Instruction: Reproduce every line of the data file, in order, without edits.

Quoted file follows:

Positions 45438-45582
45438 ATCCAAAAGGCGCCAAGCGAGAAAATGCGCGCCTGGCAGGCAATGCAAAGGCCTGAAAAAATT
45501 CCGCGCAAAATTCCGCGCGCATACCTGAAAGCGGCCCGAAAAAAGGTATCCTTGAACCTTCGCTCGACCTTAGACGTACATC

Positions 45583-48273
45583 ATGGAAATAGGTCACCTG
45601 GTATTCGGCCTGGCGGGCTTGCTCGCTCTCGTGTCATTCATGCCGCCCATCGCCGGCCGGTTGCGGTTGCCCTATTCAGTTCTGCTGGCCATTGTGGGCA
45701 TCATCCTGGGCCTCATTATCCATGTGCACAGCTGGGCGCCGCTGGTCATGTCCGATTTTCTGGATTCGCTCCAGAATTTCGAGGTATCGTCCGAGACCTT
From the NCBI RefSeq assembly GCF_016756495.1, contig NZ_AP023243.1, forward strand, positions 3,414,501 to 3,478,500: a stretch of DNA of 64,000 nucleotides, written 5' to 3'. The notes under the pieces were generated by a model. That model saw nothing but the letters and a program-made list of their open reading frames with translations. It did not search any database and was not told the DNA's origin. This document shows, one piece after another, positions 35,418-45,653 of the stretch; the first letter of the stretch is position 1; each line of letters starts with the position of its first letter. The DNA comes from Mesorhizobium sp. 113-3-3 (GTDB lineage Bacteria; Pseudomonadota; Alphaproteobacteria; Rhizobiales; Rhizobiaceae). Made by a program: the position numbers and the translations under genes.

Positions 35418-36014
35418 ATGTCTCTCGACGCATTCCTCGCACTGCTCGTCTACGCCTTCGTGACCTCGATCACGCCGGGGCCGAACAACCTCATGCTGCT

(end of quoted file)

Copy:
Positions 45438-45582
45438 ATCCAAAAGGCGCCAAGCGAGAAAATGCGCGCCTGGCAGGCAATGCAAAGGCCTGAAAAAATT
45501 CCGCGCAAAATTCCGCGCGCATACCTGAAAGCGGCCCGAAAAAAGGTATCCTTGAACCTTCGCTCGACCTTAGACGTACATC

Positions 45583-48273
45583 ATGGAAATAGGTCACCTG
45601 GTATTCGGCCTGGCGGGCTTGCTCGCTCTCGTGTCATTCATGCCGCCCATCGCCGGCCGGTTGCGGTTGCCCTATTCAGTTCTGCTGGCCATTGTGGGCA
45701 TCATCCTGGGCCTCATTATCCATGTGCACAGCTGGGCGCCGCTGGTCATGTCCGATTTTCTGGATTCGCTCCAGAATTTCGAGGTATCGTCCGAGACCTT
From the NCBI RefSeq assembly GCF_016756495.1, contig NZ_AP023243.1, forward strand, positions 3,414,501 to 3,478,500: a stretch of DNA of 64,000 nucleotides, written 5' to 3'. The notes under the pieces were generated by a model. That model saw nothing but the letters and a program-made list of their open reading frames with translations. It did not search any database and was not told the DNA's origin. This document shows, one piece after another, positions 35,418-45,653 of the stretch; the first letter of the stretch is position 1; each line of letters starts with the position of its first letter. The DNA comes from Mesorhizobium sp. 113-3-3 (GTDB lineage Bacteria; Pseudomonadota; Alphaproteobacteria; Rhizobiales; Rhizobiaceae). Made by a program: the position numbers and the translations under genes.

Positions 35418-36014
35418 ATGTCTCTCGACGCATTCCTCGCACTGCTCGTCTACGCCTTCGTGACCTCGATCACGCCGGGGCCGAACAACCTCATGCTGCT